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clay soil fix?

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clay soil fix?

Post  ninny on 2/21/2011, 9:35 am

We just moved and found out we have clay for soil. So raised beds it is. Im wondering though if these tubs i have lying around would work instead of having to spend a ton on building supplies this year. They are plastic and almost two feet deep and a foot wide at the smallest point. Beans would work im guessing. What about melons? I was thinking of putting the cukes, melons, pumpkins etc..in them against a dog kennel panel to grow up. How could i find out how many plants to a tub?

Next question I really want strawberries. So these guys will be getting a real raised bed. How much space per plant?

My thought is to buy new dirt each year and use the old dirt to fill the new raised bed.

Does this sound like a good idea?

What grows well in clay soil?

Thanks!

ninny

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Re: clay soil fix?

Post  BackyardBirdGardner on 2/21/2011, 10:23 am

Welcome, ninny. Glad to see you found us. Missouri is well-known for some of it's clay soils, for sure. Where did you move from? And, I see zone 5, where are you now? I assume north of KC and STL?

As for your questions, many people around here can really help you out. You won't find a better place to get gardening questions, of almost any kind, answered. But, obviously, we stick mostly to SFG methods.

SFG is not just a raised bed, as I'm sure you know. It's a methodology that saves time and work. It's a bit of work in the beginning to get things set up correctly, but then the workload really drops off. And, doing it right from the beginning will really save you time in correcting things in the future. I would highly recommend reading Mel's new version of his book.....All New Square Foot Gardening. It not only explains a lot of your questions, but also details the concepts behind them much better than I can..or have the space to.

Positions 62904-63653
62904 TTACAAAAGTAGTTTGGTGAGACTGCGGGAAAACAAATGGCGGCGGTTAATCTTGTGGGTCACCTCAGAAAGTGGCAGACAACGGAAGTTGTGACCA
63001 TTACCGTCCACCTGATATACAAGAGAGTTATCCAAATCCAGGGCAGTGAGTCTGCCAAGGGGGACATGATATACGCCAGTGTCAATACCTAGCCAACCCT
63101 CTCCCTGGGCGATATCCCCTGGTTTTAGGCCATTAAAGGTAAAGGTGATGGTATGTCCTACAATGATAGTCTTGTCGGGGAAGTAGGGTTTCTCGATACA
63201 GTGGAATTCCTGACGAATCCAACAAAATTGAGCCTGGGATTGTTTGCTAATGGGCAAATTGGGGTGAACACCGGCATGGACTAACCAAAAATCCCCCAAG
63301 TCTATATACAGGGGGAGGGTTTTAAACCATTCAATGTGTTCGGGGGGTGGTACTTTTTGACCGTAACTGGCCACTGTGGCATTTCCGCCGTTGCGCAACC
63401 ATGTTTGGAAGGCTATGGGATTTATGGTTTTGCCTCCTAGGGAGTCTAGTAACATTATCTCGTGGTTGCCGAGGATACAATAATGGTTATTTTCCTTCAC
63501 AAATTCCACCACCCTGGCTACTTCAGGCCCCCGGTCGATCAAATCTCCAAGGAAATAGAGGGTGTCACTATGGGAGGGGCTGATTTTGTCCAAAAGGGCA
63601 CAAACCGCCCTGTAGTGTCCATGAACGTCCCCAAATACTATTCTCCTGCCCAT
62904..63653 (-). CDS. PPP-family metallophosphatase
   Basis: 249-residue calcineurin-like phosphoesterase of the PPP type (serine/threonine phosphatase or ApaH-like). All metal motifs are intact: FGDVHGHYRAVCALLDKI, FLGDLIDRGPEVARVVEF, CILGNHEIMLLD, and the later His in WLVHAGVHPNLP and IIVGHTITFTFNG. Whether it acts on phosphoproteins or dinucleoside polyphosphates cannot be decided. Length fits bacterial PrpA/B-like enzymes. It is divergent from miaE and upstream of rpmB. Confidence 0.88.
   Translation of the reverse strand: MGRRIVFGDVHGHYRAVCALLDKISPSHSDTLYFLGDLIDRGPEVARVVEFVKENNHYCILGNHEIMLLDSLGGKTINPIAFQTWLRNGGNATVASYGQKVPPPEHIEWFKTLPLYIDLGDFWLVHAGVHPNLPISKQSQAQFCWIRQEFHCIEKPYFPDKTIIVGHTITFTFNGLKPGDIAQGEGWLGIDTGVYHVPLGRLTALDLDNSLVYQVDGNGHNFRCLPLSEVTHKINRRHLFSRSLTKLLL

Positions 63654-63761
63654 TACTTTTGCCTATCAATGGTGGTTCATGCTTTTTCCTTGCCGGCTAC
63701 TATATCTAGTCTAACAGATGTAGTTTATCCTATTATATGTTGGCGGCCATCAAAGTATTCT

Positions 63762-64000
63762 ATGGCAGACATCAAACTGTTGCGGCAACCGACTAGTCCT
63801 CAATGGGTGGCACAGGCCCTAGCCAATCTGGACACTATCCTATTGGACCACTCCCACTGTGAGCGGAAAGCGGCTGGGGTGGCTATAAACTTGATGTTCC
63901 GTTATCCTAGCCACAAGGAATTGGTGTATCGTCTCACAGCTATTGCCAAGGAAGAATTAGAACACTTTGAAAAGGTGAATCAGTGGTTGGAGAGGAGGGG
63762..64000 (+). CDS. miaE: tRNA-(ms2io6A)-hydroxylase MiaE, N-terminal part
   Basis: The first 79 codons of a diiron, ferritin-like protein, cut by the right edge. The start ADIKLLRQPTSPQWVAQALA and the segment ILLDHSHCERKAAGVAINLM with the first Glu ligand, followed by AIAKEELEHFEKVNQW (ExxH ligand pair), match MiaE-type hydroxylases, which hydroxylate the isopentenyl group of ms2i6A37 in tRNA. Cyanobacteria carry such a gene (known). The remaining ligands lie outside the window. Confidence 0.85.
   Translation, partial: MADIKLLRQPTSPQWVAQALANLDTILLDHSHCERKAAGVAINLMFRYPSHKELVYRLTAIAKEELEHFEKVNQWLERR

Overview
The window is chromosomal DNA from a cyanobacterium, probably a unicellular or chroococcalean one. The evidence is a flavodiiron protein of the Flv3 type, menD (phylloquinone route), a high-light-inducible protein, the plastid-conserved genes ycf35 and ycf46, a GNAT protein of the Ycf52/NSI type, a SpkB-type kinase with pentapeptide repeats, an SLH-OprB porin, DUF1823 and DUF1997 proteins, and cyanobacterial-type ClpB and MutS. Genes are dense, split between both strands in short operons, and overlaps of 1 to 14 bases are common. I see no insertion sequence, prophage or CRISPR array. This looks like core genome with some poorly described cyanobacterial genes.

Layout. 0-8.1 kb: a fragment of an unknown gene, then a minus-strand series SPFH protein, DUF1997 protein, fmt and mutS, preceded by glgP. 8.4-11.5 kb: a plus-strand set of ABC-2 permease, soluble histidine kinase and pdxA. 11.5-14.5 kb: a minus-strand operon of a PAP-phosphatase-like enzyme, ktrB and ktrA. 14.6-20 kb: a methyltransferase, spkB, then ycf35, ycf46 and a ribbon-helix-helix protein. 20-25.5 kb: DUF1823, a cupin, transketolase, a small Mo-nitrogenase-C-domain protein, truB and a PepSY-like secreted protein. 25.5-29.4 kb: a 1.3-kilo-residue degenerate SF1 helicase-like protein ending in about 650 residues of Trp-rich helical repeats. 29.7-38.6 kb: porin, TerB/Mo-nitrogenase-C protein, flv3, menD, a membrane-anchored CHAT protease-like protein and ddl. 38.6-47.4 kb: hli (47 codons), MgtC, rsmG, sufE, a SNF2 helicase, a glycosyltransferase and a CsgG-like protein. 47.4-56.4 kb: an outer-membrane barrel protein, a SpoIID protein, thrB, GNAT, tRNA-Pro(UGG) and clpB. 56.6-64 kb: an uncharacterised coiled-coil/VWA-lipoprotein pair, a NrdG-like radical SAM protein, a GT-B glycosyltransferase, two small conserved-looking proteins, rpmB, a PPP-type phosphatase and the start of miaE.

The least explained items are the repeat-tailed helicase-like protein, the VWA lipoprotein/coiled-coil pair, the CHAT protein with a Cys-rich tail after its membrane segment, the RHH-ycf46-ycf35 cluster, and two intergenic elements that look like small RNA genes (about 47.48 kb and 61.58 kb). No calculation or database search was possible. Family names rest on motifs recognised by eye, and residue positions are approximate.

Your tubs would work. There are a lot of people that grow in containers, and I don't see this being much different. Make sure they drain, and I would put some filler of some type in the bottom if they are in fact 2 feet deep. You just don't need that much for the roots....if you are using Mel's concepts. Typically, you only need 6 inches of soil. Yes, only 6. However, if you plan to grow root crops like longer carrots or potatoes, you may want 12 inches of soil. So, your tubs sound plenty deep. I would fill the bottom foot with sand if it were me. And, everything you mentioned should do fine.

How tall is your dog panel? Melons and pumpkins can really grow. And, the fruits can get heavy. I would make plenty sure that old kennel panel can support the weight.

Plants per tub would be interesting because if you let them spill out, you won't get as much in there as if you trellised them up your paneling. If the tubs are a foot wide at the smallest point, I would mark things off in perfect one foot squares and put one melon per square....maybe per two squares if I were going vertical with them. But, I am not the most experienced with melons.

We have several strawberry growers here, too. I would look for them to answer here, or search "strawberries" or something close in the search feature.

The real trick to this method, and forum, is to use Mel's Mix....a calculated soil blend that will provide an outstanding growing medium for just about anything. And, will do so without the need to fertilize or condition your soil anymore. For heavy clay soils, it's absolutely the PERFECT solution. Equal parts of compost, vermiculite, and peat moss all mixed together. Again, you can't go far on this site without finding more details of how to mix it or prepare it. Just know that in a raised bed, it will solve all of your clay issues. And, it will answer the question about replacing old dirt and adding new dirt each year. This is specifically what SFG gets away from.....reconditioning soil constantly.

My recommendation to you would be to 1) buy and read the book. (It's a super quick read). 2) Commit to building raised beds, however small, and commit to the soil mix. 3) Ask all your questions here...even if you think it's been asked a thousand times. 4) Learn as much as you can in the coming weeks because spring is coming quickly.